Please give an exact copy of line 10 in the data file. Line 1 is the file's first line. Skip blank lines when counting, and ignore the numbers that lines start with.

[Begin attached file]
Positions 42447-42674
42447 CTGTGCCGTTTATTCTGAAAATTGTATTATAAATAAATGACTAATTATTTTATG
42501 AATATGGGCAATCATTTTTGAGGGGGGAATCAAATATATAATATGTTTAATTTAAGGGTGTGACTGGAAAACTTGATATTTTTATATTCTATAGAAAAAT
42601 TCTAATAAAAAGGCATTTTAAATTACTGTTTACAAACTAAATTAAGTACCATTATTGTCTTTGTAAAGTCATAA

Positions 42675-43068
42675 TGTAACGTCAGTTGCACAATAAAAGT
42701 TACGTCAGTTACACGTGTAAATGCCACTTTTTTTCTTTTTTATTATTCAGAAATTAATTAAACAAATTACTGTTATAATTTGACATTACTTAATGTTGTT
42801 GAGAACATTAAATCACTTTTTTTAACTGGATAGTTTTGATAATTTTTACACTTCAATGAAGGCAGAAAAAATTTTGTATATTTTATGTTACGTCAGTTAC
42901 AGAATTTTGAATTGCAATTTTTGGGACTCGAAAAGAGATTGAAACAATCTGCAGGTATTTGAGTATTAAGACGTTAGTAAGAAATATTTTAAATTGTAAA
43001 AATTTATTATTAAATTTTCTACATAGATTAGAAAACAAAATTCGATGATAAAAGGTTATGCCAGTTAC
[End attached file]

43001 AATTTATTATTAAATTTTCTACATAGATTAGAAAACAAAATTCGATGATAAAAGGTTATGCCAGTTAC